Cancer is a scary word, and is a major concern for many people. While all cancer is something to take seriously, salivary gland cancer is actually very rare, accounting for less than 1 percent of cancers in the United States, according to the American Cancer Society. Learn about this disease, which can affect both the major and minor salivary glands, below.
Salivary Gland Cancer: What You Need To Know
According to the American Academy of Otolaryngology, there are three major salivary glands: the parotid, the submandibular and the sublingual. The parotid is on the side of the face in front of the ears, while the submandibular is on the side of the mouth by the jawbone and sublingual are below the tongue. The parotid is the most common site for salivary gland cancer, explains the Facial Palsy UK. The facial nerve is in direct proximity to the parotid gland, so care of this nerve becomes important during the treatment of cancer because damage to the nerve could lead to facial palsy. Cancer cells can also appear in the minor salivary glands elsewhere in the mouth, such as the tongue, lips and the inner cheek.
Though salivary gland cancer is rare, there are certain risk factors that may make some people more susceptible. According to the American Cancer Society, the frequency of this cancer increases as people age, and is also more common in men than women. If other medical treatments have exposed your head or neck to radiation, you may also have an increased risk for this cancer.
The symptoms of salivary gland cancer are usually a gradual swelling or lump in the area of your jaw and neck, explains the Mayo Clinic. You may experience a persistent pain in that area as well. Therefore, most enlargements require investigation. You may also experience numbness, weakness on one side of your face or trouble swallowing or opening your mouth widely.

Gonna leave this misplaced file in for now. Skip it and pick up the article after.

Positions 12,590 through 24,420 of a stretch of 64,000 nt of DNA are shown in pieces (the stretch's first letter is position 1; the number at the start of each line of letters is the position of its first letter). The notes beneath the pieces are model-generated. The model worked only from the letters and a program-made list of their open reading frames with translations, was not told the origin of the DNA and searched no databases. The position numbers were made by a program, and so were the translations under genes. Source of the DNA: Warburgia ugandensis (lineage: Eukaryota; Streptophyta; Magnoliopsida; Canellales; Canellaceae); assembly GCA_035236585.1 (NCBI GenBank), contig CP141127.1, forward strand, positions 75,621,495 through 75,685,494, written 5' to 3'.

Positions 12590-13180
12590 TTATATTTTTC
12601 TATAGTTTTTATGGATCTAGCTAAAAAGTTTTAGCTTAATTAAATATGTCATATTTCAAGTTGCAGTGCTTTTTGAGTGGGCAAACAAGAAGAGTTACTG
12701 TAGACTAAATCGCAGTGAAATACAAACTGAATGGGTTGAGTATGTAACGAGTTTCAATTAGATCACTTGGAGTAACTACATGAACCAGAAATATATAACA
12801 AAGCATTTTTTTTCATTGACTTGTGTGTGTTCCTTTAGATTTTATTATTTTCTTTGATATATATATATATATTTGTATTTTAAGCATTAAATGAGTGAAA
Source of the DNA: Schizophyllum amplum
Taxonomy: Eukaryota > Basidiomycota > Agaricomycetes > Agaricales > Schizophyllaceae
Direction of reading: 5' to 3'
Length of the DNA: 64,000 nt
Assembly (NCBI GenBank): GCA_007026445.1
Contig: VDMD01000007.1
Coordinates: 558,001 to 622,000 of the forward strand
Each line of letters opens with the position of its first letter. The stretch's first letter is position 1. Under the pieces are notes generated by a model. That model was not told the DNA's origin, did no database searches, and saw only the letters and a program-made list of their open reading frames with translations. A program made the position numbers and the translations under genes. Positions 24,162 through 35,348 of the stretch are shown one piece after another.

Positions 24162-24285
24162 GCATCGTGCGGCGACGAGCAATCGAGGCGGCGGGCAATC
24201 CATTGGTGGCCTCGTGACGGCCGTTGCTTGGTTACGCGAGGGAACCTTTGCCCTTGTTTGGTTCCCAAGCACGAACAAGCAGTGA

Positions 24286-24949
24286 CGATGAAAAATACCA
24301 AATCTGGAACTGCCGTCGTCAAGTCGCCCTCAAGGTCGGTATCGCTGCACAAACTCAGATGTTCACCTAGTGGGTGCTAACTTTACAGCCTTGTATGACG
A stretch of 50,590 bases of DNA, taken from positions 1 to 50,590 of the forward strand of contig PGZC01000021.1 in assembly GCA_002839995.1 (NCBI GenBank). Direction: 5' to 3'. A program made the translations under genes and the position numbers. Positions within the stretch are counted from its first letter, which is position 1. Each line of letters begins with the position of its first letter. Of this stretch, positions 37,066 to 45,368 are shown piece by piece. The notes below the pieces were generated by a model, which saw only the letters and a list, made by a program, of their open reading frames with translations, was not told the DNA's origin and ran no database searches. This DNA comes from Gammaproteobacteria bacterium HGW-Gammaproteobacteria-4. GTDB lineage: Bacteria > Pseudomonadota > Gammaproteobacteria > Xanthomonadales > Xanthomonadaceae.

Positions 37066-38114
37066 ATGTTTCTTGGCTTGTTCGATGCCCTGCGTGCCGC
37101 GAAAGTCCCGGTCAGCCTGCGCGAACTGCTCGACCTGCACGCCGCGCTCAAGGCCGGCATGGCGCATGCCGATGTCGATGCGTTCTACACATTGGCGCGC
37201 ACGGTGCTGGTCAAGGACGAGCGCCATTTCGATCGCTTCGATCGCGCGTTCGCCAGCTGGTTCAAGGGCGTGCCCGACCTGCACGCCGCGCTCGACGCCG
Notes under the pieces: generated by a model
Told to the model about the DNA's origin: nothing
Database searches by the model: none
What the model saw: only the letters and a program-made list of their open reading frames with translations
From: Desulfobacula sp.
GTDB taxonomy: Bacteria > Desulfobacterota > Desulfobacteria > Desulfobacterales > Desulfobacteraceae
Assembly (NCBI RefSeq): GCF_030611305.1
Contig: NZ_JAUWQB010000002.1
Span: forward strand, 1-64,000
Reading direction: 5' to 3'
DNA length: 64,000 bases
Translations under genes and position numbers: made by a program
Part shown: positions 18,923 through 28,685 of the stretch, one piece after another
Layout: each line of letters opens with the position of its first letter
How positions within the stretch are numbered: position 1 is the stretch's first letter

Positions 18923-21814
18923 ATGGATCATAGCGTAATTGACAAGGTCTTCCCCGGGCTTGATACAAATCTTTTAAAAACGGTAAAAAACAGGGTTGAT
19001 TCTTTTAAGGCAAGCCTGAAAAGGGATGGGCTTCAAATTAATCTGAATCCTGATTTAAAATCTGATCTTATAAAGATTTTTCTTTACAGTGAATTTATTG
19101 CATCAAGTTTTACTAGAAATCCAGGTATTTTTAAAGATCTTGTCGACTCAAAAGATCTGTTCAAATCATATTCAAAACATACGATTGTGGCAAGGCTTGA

The initial evaluation may involve a needle biopsy to rule out the presence of malignant cells, as well as a physical exam. Another step is an image test like a CT scan, X-ray or MRI, to evaluate the size of the tumor. Sometimes, surgery is required if a biopsy isn't conclusive. A surgeon, pathologist and radiologist will all collaborate on the diagnostic workup and determine a course of treatment.
The primary treatment for salivary gland cancer is total or partial removal of the tumor site and any associated structures, according to a report published. Adjacent lymph nodes could also be removed and evaluated. Radiation therapy may be required in addition to the surgery to ensure that no cancer cells are left. Chemotherapy may not be an effective treatment at this time, but new approaches are being explored.
If you notice any changes in your mouth, or have concerns about your oral health, it's best to talk to your dentist. He or she can perform an oral cancer screening at your semi-annual visits, in addition to helping you maintain a consistent oral health routine at home with products . Your dental team is your greatest ally for a healthy mouth and smile!